The story excels at portraying Weinstein’s victims. We are forced to sit with them as they tell journalists their stories, as intimate close-up shots pressure us into empathizing with these girls. This film does not depict gratifying scenes of sexual assault that would add some gross entertainment value. Instead, its focus is on giving agency to victims who tell their stories in a dignified matter- sharing what they wish to, and nothing more. Weinstein himself, played by Mike Houston, is only heard screaming angrily down telephones, or sending legal threats through his more personable lawyer (Peter Friedman). At no point is his face shown. This movie is not about him or his side of the story, and it does not hesitate to make that clear. The movie also manages to not isolate its audience- for a film that discusses Hollywood and follows two journalists who stroll the streets of Manhattan, it is surprisingly relatable. This is achieved through recurrent themes of everyday female hardship. Characters face challenges that all women will know of, Toohey and Kantor, both mothers, discuss struggles with post-partum depression, and confront the stress of balancing their professional and personal lives. At one stage, they are harassed in a bar. One of Harvey’s victims is diagnosed with breast cancer, and she undergoes a double mastectomy. These inclusions of experiences of womanhood remind us that although the people we are following seem removed from our own reality, there are some experiences that are universal- and feeling voiceless after sexual assault is one of them.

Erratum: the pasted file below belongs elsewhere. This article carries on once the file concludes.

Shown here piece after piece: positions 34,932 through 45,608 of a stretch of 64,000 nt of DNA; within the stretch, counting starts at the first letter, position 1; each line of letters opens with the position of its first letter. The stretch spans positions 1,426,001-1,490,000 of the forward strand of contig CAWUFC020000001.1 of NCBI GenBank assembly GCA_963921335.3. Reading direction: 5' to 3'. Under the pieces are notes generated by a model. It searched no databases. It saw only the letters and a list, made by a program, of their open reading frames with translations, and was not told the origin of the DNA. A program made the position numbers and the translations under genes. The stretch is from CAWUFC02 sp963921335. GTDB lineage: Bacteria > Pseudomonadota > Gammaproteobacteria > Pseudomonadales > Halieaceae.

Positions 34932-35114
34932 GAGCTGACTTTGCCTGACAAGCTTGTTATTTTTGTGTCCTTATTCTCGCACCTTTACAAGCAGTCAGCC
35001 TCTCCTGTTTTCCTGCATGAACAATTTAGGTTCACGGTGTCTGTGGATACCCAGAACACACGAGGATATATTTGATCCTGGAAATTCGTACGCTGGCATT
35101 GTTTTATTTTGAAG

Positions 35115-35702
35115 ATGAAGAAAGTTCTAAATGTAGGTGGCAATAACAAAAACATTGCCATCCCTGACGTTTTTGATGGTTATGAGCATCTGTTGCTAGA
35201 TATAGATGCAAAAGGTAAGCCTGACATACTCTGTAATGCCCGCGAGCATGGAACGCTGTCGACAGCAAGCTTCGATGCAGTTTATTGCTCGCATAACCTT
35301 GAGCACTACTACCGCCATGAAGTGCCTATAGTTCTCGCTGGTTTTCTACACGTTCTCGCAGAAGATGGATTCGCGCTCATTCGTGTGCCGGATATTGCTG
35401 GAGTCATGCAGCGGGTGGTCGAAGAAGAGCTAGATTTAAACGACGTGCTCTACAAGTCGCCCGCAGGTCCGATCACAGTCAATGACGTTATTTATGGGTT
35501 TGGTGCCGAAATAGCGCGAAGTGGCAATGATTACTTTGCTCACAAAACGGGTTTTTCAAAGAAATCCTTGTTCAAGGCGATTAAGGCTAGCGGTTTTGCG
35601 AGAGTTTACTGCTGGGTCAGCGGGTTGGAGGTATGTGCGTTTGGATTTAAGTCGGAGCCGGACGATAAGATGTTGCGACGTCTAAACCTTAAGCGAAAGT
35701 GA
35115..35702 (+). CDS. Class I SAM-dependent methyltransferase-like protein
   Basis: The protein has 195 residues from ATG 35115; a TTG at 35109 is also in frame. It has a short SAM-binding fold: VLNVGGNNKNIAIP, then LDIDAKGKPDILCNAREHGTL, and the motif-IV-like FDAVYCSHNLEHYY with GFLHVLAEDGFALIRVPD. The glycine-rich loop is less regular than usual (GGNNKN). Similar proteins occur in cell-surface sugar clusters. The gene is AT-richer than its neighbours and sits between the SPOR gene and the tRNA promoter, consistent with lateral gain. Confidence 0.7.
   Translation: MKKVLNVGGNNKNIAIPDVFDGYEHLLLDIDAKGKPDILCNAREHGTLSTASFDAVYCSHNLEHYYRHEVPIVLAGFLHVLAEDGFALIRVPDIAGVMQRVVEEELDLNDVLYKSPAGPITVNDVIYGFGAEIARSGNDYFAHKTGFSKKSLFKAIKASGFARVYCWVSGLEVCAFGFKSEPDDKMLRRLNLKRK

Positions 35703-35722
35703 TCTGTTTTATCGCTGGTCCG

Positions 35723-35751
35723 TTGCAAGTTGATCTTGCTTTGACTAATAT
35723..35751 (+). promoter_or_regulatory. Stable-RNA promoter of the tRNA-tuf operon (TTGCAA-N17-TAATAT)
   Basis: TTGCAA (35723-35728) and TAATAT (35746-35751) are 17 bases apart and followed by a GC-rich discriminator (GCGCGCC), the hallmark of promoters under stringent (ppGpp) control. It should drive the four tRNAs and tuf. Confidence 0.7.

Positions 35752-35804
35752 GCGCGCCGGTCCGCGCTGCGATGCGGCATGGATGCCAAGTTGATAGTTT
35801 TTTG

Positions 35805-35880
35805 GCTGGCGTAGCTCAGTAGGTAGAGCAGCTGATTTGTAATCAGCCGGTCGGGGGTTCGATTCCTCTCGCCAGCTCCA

Although the film’s factual integrity is admirable, it causes it to drag slightly in the middle. We follow the events that occurred in real life so closely that some impact is lost in the slog of day-to-day journalism and endless red tape faced by the protagonists. Its lack of dramatization causes the story to feel monotonous at times, never truly reaching a climax until its final few moments. Occasionally, the environment in the journalists’ workplace feels off. Ronan Farrow’s journalistic work on the Weinstein story is mentioned in a disconcerting way more than once- Toohey and Kantor appear to want to rush the publication of their article so Farrow won’t release his piece with the New Yorker first. This moment, while probably accurate to how journalists are pressured by editors, seems at odds with the message of the film, and does not fit into Toohey and Kantor’s previous characterization as two women who are breaking this story to help other women, rather than for fame and professional success. Excluding these moments would have left the film seeming far more harmonic.
She Said, while not a perfect film, carries an important message. Anybody looking for a unique perspective on the beginning of the Me-Too movement can find one here. Perhaps She Said does not have the espionage and grandeur of more famous journalism films, but its combination of beautiful acting performances from Carey Mulligan and Zoe Kazan, Maria Schrader’s crisp directing and a prevailing message of empowerment and justice merge to make it a worthwhile watch.